Alistair wanted to visit Boscastle again so we headed off in that direction on a cold but bright day. Never without an ulterior motive, someone had mentioned Forrabury church, high on the hill above the village. I went into the tourist office, warmer inside than out, and spoke to the ladies there who thought I was a ghoulish soul. I can't help it, I love church yards. They said Forrabury wasn't on a cliff edge so not my place, but ..... Tintagel was.

Armed with a map and instructions to turn left opposite a car park and down a steep hill, off we went. St Materiana's is on a cliff edge ...

just not the right one! We toured the church yard and there was one memorial to a lost sailor and some interesting tombs but whichever way I looked at it, it's not the one.

Stunning stained glass windows though.

So, the search goes on. Do you know where in Devon or Cornwall there is a church, perched on the cliff edge, with the car park being a rough piece of ground overlooking the sea? There will be graves by the gate to souls lost under the wheels of the London stage (coach), and lost at sea. It'll be bleak and solitary. It's got to be there somewhere, I didn't dream it!

Vintage prints for sale

It's not like me to promote what I'm selling on Ebay but we've had a major clear out of pictures we've been keeping and I'm selling them there.

These four are rather special. Years ago I walked into my local picture framer with work for him to find him sitting surrounded by lots of vintage plates from a botanical book. Neither he nor I were the kind to pull beautiful old books apart to sell pages individually but he'd bought the remnants of this book, already in pieces and wanted to save what he could for the future. There was too much missing to remake the book and no one would want to buy it in its current state. I could only afford 4 pictures at the time - he'd worked out his price from what he paid for the book divided by the number of plates he could salvage.

I had these gorgeous plates mounted up, he fine-lined and coloured the mounts, hand made his own marbled paper to embellish and we agreed on a classic frame that would be in keeping with the printed page. For years they hung together on my wall but no more. I now have a much smaller house and they just don't look right in this one. So they need a good home. They are too good to just be abandoned to the local charity shop who I know don't the difference between a Rembrant and a reprint (silver stamped EPNS is being sold as hallmarked sterling!!).

2 of the prints are floral, wild rose and wild orchids ...

and the other 2 are of dock leaves - I didn't know there were so many varieties, and you can never find one when you get stung by nettles) and leaves and seeds of native British trees

I am also selling some beautiful Japanese prints, so mosey on over to my Ebay page to see what's available. I just don't have the room to keep everything and we've deliberated over these for ages, finally making a decision.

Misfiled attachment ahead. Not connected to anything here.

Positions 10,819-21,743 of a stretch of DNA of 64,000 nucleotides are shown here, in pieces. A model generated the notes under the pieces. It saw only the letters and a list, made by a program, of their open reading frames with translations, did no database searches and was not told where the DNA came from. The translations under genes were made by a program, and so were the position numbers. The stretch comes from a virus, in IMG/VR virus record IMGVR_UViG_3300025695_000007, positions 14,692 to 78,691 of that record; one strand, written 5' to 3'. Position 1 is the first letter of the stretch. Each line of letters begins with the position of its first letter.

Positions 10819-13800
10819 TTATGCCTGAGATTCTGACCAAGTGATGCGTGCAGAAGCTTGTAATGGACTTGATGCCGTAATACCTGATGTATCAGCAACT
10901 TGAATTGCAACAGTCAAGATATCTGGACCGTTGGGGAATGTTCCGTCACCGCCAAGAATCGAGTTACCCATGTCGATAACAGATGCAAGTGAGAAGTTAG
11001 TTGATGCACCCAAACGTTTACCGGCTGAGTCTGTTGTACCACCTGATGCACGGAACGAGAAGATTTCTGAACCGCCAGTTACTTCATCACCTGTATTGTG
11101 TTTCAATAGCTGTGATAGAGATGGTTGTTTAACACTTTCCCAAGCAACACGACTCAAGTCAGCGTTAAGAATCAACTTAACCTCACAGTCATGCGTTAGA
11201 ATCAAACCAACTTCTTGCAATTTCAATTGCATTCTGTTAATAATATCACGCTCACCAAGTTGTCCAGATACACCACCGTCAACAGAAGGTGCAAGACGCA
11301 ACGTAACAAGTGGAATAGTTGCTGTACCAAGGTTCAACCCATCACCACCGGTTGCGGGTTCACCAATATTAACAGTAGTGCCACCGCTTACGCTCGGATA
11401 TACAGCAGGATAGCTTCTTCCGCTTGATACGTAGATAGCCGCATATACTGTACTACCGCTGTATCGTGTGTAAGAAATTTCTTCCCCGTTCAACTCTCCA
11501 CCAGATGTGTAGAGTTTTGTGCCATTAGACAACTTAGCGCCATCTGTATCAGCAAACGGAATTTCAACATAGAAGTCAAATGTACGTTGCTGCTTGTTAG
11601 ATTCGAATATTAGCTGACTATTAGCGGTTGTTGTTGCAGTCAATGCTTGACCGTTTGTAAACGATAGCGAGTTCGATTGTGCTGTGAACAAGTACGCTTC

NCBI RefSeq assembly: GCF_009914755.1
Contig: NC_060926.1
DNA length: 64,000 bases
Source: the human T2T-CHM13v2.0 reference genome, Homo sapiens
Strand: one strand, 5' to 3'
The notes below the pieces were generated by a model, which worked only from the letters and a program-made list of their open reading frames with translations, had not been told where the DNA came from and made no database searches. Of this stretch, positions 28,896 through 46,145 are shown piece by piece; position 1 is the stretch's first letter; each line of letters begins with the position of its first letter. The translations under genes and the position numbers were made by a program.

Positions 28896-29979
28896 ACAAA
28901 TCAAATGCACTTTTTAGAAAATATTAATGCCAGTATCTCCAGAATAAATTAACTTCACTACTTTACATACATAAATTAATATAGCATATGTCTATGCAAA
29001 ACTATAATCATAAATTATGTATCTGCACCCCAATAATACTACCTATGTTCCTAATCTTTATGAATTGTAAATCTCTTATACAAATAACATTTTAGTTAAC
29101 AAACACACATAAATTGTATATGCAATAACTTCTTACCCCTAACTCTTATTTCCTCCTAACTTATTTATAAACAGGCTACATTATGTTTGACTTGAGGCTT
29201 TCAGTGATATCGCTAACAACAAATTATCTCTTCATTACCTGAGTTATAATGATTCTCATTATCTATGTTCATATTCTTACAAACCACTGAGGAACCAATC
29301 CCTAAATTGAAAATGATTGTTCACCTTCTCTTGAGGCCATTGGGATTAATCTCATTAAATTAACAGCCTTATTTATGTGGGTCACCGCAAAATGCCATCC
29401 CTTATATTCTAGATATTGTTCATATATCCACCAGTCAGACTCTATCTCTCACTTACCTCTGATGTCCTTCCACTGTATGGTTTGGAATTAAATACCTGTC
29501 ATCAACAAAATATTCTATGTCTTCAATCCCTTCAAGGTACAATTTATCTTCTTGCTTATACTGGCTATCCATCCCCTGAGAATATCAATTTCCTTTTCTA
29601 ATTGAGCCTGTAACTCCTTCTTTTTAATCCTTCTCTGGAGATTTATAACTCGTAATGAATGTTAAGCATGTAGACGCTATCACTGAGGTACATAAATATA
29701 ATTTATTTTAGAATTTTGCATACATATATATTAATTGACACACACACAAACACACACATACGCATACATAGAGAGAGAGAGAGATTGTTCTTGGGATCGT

Sunday, 14 February 2010

The spring has sprung ....

...... the grass is riz,
I wonder where the birdies is?
The little bird is on the wing;
ain't that absurd?
I thought the wing was on the bird!

A little silliness is needed for my day - DH forgot today was Valentine's Day! First time in 5 years in fairness but he 'didn't realise it was the same date each year'! Oh St Jude, help him.

Having returned from holiday last night and not back at work until tomorrow, I decided that we'd enjoy our last day of freedom. We went to the Rococo Gardens in Painswick, Gloucestershire to see the snowdrops then used our new NGS Yellow Book (gardens opening for charity) and found one just up the road from Painswick.

Here's a few photos of the Rococo Gardens, special to us because we love the snowdrops and where I proposed to DH.

Definitely good for snowdrops!

I liked this reflection.

The Rococo Garden is very busy this time of year, we had to queue to get in and couldn't get near the coffee shop on our way out, so we had a look at the National Gardens Scheme handbook, known as the Yellow Book and moved on to a beautiful garden nearby. The gardens in the Yellow Book open for charity so it's all in a good cause. This one did teas too!

Cyclamen and Hellebores are two of my favourite spring time plants, oh and snowdrops and daffodils and .... the list goes on.

On our way around the garden we found a gate leading to a woodland walk - but the root of this tree fascinated me. I promise you it is the root off the tree! Some root.

There were several ponds in the garden

with statuary around the ponds and garden

and by the house, a carved tree with (I think) a Shakespeare quote from A Midsummer Night's Dream ...

'If we shadows
have offended
think but this,
and all is mended -
but you have
but slumbered here
whilst these visions
did appear'

To sit in someone else's garden, drinking their tea, eating their cake, watching the birds in the sunshine and not having to think 'I ought to cut the grass' - sheer bliss.